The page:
Needs-based impact assessment of non-grid rural electrification : a case of Eastern Cape

Master Thesis


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University of Cape Town

This thesis explores issues of electrification in the rural areas of the Eastern Cape. First the set of issues explored are the rural areas electrification and general development background issues, taking the electrification from the early 1990s as the point of departure. Non-grid electrified, grid-electrified and non-electrified households in six Eastern Cape province areas were interviewed to gather information on their energy consumption. The research was undertaken to explore households' energy uses and to measure the impacts of having both grid and non-grid electricity. Socio-economic backgrounds of researched households are analysed to explore their contribution and influence to the types of energy sources used by households. By exploring socioeconomic backgrounds, a picture is given of conditions that drive rural households to use different types of energy. By comparing the electrified and non-electrified households. the thesis explores and explains how the transition and switching from one fuel to the other is made within these households. Lastly, there is also an analysis of the way different electricity supply options used in the rural areas affect the way people use energy. This includes discussion as to whether different electricity supply options are accepted better than others and the reasons for this. The conclusions drawn from the research done for this thesis shows that energy is a key component of rural development, yet energy demand (in terms of electricity use) in rural areas is low due to their underdeveloped nature. Even if modem energy is delivered to rural poor, households are often faced with very restricted income which severely limits energy use especially for thermal applications. These problems have to be addressed as a whole. In order to satisfy needs of people in rural areas. the provision of electricity, either grid or off-grid must hand in hand with integrated local development through which poverty as a whole may be addressed.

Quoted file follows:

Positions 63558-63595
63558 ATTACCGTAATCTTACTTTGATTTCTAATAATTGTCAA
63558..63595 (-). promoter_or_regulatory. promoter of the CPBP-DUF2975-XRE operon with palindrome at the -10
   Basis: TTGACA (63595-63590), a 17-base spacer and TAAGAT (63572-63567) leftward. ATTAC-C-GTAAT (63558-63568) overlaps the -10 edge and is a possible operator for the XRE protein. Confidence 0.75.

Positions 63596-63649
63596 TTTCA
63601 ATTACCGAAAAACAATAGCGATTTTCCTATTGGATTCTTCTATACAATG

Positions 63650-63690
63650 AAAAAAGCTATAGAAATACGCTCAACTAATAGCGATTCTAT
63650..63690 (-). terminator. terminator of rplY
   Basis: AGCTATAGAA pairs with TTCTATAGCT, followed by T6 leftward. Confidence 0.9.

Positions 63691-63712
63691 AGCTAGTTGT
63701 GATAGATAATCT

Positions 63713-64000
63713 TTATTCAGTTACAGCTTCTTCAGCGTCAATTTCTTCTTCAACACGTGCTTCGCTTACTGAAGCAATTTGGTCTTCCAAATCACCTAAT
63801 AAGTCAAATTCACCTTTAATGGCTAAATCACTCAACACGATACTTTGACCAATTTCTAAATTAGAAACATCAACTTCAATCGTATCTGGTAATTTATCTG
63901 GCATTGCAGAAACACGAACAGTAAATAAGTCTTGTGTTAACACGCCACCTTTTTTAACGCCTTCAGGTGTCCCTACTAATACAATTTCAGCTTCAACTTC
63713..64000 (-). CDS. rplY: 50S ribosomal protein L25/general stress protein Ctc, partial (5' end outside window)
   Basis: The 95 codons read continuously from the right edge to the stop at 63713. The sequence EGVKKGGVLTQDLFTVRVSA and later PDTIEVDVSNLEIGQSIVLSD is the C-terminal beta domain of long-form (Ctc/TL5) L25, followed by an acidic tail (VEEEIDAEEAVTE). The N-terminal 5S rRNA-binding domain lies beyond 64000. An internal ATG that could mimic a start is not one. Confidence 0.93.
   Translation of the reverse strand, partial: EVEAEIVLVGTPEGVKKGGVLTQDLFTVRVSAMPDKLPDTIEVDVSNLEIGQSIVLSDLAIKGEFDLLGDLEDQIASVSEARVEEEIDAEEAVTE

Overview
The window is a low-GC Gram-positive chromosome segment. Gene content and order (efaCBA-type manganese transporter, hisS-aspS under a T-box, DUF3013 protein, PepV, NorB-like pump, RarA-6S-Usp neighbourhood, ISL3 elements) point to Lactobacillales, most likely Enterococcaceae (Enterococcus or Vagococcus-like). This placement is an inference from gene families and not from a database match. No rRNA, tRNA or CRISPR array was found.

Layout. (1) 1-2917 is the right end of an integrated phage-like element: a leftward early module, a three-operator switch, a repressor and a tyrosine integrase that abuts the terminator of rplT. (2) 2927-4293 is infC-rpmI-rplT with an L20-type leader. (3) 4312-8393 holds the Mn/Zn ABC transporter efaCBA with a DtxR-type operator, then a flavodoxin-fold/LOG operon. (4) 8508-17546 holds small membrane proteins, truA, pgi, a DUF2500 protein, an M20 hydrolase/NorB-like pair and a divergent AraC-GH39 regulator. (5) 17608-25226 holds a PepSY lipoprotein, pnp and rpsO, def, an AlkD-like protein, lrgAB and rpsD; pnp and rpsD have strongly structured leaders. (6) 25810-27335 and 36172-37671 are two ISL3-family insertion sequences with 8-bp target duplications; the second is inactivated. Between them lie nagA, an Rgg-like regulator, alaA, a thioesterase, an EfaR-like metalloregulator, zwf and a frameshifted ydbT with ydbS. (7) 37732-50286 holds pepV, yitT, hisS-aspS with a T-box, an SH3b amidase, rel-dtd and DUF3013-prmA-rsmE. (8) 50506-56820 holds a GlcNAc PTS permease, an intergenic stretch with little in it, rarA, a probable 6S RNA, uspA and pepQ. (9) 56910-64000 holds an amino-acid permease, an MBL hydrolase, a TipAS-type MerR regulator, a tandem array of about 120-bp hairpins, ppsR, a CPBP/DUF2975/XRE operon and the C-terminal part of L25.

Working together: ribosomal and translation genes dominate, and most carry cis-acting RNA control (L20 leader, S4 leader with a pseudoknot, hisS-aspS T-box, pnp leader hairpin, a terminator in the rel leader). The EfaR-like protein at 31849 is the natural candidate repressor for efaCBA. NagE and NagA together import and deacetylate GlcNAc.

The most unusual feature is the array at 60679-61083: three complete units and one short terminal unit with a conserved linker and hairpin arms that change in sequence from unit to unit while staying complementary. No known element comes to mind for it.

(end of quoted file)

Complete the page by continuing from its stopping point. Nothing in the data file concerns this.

Bibliography: leaves 71-74.